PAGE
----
Evaluating wind technicians performance on safety critical rescue steps

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Abstract

Purpose: This paper reports the results of an analysis of a subset of data from a larger study on skill decay. It evaluates the performance levels of wind technicians at one and three months on safety critical steps using Situational Judgement Tests (SJT) and Job Knowledge Tests (JKT) to assess their emergency rescue and evacuation proficiency. Design/methodology/approach: The research design is a repeat measures study (longitudinal), using SJT and JKT to assess job-specific knowledge; the extent of knowledge technicians acquired regarding effective and ineffective courses of action in job-related situations; assessing a variety of situations; and measure various kinds of procedural knowledge such as critical decision-making situations. It measured procedural knowledge in addition to aspects of declarative knowledge and fluid abilities and this was considered as a good predictor of performance for wind technicians. Findings: The results show that rescue and evacuation skills decay at one and three months after the wind turbine rescue and evacuation training with 47% and 20% of technicians experiencing such decay in their skills and knowledge. However, relying only on the high knowledge proficiency gives a false sense of security in terms of overall procedural competence of the technicians. This study demonstrates to what extent new technicians struggle to sustain their competence without any form of practice. Practical implications: This study reaffirms that the commonly used rescue device lack task steps that are cued by the previous sequence of steps or by the equipment. Therefore, technicians tend to easily forget some of the procedural and safety critical steps that are inherent to the device. These findings have practical implications for activities involving rescue and evacuation of workers, e.g. crane driver rescue. Research implications: The implementation of SJT and JKT in this study indicates that skill decay takes place within the first four weeks after acquisition. Likewise, job knowledge is more resistant to decay as compared to skill tasks over the three months retention time frame for both refresher and new wind technicians. Originality/value: The results of this paper build on existing knowledge by extending SJT and JKT theory to field-based applications within the wind energy.Keywords: Health & safety; Knowledge management; Education & training; Safety & hazardsPaper type: Research paper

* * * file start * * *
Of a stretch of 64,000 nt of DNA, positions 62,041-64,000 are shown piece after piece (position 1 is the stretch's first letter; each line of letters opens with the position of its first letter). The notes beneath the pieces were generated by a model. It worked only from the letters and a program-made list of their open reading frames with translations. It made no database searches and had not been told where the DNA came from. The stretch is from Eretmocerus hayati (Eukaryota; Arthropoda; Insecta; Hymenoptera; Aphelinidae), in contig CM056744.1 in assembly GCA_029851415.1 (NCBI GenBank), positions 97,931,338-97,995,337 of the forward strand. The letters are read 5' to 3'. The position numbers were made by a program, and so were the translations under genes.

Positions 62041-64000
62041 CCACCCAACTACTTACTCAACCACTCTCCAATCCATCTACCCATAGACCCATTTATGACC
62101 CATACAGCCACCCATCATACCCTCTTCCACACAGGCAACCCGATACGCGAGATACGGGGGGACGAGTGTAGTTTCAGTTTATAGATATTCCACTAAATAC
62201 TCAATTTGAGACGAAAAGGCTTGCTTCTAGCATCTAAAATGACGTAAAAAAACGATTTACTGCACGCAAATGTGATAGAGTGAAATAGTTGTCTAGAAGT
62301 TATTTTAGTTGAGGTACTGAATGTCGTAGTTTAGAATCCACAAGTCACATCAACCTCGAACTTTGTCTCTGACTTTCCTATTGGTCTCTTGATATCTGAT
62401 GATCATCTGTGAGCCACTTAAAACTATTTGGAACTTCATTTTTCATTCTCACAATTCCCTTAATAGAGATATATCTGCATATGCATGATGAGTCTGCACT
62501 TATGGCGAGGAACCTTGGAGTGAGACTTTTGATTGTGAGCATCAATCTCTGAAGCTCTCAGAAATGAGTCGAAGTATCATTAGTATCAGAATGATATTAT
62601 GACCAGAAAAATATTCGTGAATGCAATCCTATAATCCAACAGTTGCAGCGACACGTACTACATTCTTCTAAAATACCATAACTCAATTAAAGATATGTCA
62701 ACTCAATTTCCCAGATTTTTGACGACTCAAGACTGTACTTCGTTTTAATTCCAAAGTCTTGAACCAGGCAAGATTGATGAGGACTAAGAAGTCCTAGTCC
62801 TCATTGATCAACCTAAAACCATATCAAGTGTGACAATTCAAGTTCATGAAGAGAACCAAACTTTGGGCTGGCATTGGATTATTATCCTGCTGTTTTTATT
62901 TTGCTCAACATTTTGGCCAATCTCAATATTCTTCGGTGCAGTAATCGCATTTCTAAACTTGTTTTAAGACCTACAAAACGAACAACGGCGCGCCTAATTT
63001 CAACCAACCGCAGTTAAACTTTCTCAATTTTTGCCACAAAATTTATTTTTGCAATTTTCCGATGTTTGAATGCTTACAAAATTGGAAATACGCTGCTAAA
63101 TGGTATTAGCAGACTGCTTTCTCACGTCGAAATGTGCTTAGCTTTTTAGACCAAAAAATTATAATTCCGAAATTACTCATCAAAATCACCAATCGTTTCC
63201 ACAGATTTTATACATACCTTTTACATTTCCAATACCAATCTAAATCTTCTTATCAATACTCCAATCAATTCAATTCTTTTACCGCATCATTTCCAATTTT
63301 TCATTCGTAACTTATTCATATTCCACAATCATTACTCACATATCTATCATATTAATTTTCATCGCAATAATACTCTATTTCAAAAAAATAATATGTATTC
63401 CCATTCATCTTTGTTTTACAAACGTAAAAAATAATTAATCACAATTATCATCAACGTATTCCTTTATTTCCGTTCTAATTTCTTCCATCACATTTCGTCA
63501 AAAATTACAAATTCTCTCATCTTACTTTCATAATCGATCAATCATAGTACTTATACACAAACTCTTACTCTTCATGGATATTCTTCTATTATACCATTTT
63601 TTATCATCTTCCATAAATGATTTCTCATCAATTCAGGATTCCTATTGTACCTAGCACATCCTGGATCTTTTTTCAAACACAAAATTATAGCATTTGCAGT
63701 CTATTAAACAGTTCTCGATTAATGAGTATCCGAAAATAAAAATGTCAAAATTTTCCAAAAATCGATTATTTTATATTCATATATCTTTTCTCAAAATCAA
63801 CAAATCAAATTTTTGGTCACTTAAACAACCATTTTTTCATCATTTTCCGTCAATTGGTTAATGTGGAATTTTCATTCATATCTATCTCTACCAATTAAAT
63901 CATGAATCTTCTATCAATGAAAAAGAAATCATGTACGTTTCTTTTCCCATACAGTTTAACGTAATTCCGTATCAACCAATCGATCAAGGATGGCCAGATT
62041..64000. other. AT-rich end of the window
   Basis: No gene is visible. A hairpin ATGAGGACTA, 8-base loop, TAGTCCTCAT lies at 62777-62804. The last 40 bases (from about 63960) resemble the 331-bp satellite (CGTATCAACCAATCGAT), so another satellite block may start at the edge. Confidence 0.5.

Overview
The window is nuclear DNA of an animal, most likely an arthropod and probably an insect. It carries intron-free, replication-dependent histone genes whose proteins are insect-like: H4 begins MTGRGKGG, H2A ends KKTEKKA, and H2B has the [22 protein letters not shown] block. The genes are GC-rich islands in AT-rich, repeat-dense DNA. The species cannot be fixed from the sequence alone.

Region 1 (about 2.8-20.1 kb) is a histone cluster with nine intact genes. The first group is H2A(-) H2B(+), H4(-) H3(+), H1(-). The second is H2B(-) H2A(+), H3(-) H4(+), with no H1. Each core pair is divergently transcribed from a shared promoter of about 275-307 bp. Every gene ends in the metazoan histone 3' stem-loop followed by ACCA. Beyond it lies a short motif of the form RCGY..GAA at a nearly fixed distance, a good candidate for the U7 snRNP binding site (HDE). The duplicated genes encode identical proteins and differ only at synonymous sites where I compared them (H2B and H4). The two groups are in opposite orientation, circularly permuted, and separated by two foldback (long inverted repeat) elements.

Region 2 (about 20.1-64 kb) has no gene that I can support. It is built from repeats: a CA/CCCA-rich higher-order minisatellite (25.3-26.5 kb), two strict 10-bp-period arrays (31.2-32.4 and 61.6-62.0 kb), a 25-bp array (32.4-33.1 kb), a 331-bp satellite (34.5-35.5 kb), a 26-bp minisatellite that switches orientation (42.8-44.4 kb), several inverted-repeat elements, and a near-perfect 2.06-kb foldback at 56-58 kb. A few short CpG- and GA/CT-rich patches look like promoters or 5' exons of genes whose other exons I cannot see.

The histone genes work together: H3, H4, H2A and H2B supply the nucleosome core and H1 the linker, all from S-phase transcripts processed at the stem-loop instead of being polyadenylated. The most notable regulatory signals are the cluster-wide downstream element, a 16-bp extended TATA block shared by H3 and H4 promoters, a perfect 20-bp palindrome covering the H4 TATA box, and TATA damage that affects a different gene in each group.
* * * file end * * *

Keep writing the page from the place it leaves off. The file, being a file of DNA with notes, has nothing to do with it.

Original languageEnglish
Pages (from-to)17-24
JournalProceedings of the ICE - Management, Procurement and Law
Volume172
Issue number1
Early online date12 Jun 2018
DOIs
Publication statusPublished - 1 Feb 2019

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Cranes
Knowledge management
Wind turbines
Wind power
Education
Decision making
Health
Fluids
Safety
Decay
Evacuation
Procedural knowledge
Research design
Workers
Design methodology
Performance levels
Wind energy
Longitudinal study
Predictors
Key words

Keywords

  • Health & safety
  • Knowledge management
  • safety & hazards
  • wind technicians
  • situational judgement tests
  • job knowledge tests

Cite this

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title = "Evaluating wind technicians performance on safety critical rescue steps",